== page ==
The FOMC is scheduled to hold a meeting this week on Wednesday, on which the board of directors of the FED is going to decide how to adjust its monetary policy stance, and the sweeping market forecasts all point towards an almost inevitable interest rate cut as the most likely outcome of the meeting.
The expectation for a reduction of the rate by 25 basis points to 2.25 per cent is prompted by deteriorating internal economic factors in the US on the one hand, and also by the growing tensions surrounding the so-called currency war on the other.
Concerning the employment conditions in the US, the labour market is still looking extremely favourable and resilient with only a slight growth in overall unemployment with 1 per cent for the month of June to 3.7 per cent, which can still be interpreted as the labour market operating at full-employment.
In regards to the price-setting environment in the country, the falling inflation rate is arguably the most alarming trend in the performance of the overall American economy, and it is also the most likely factor to weigh in on Jerome Powell and the FOMC’s ultimate decision on Wednesday, in favour of an interest rate reduction.
The inflation rate has fallen to 1.6 per cent in June from the registered 1.8 per cent in the previous month, which is not only a deviation from the target level of 2 per cent symmetrical inflation, but is also the most striking indication that the current monetary stance of the FED is no longer accommodative of economic expansion and fiscal stability.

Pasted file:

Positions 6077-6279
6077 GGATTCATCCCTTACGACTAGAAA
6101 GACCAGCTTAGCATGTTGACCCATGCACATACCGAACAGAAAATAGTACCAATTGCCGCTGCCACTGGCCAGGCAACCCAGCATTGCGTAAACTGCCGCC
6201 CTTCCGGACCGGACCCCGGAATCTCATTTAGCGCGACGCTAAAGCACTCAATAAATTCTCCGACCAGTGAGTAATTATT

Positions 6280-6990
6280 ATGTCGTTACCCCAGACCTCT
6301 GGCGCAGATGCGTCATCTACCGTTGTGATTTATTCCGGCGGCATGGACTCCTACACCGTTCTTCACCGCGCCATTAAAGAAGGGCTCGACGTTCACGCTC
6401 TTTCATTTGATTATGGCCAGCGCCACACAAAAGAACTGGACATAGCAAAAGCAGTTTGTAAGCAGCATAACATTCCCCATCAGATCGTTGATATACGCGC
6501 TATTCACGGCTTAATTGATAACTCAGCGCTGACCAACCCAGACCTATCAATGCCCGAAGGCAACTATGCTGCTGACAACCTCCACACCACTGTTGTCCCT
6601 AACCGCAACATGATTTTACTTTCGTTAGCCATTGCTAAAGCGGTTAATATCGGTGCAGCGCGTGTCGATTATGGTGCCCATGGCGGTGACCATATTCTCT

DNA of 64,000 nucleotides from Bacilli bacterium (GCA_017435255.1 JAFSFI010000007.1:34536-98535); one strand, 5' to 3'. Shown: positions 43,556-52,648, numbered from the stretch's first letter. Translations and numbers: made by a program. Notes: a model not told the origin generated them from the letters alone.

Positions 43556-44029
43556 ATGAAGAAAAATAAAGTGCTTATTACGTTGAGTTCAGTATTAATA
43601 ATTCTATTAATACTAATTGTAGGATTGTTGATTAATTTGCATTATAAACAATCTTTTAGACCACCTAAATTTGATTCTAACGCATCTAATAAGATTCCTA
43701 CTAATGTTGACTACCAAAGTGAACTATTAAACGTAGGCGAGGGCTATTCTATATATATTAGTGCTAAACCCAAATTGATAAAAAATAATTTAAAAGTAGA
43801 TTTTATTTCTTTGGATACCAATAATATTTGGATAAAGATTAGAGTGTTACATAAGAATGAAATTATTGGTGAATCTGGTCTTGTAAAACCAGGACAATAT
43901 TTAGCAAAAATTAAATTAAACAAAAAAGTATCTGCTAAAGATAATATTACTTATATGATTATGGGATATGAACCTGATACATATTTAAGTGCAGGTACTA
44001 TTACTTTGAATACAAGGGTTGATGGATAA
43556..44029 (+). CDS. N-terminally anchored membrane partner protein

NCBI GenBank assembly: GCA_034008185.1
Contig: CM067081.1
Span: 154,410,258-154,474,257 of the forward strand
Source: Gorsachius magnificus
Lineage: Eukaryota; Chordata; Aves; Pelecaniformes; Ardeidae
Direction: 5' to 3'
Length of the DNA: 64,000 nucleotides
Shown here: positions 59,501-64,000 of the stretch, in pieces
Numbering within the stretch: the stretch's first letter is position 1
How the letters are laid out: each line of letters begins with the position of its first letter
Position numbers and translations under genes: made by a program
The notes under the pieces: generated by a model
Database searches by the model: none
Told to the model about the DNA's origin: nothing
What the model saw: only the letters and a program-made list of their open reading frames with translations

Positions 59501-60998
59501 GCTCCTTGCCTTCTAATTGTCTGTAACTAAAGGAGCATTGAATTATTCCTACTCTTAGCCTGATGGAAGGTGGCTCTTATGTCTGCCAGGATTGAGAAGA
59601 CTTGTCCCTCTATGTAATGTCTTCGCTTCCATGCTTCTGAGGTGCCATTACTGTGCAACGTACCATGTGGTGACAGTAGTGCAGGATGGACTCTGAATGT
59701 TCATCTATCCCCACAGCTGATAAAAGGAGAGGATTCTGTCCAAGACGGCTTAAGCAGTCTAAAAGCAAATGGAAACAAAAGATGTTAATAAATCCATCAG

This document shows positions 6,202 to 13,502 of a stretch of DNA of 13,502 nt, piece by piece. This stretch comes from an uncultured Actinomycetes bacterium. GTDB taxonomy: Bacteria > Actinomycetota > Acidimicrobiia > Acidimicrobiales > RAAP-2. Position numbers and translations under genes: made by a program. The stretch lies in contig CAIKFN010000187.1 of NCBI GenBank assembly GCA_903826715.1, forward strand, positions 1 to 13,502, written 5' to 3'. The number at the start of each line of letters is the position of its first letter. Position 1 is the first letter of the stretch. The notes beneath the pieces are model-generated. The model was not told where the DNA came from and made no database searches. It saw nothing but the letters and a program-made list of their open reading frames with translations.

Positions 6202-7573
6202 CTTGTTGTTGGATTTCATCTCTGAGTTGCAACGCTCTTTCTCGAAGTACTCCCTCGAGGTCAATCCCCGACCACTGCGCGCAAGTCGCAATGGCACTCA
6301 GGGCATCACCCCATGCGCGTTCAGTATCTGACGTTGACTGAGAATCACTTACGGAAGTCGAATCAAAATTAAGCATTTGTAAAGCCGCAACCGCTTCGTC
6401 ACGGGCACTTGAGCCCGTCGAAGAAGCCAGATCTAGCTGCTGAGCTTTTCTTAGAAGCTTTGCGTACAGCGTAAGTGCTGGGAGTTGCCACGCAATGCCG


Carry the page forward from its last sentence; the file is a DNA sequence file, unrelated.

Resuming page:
Further information about the causes that led to the falling inflation rate and the likely ramifications for the overall economy from the weaker inflation can be found here
In addition to the marginally rising unemployment and deteriorating inflation, the ECB has implied a possible rate cut by the end of the year which would give European companies a certain competitive advantage over their American counterparts, as the Euro becomes more appealing to foreign investors. Thus, Jerome Powell and the FED are now being pressured even harder by Wall Street and Washington to cut the rate in order to weaken the strong dollar and gain an advantage in international trade over the EU bloc.
The US Dollar Currency Index is currently trading at 98.03, which is just below the 98.15 resistance level that has been last tested on the 30th of May. The index has been rising more or less steadily since last week and depending on just how much the market has been able to price in a rate cut on Wednesday, the resistance level should be able to hold, even though the expected high volatility following the interest rate decision announcement might send the price temporarily above the level.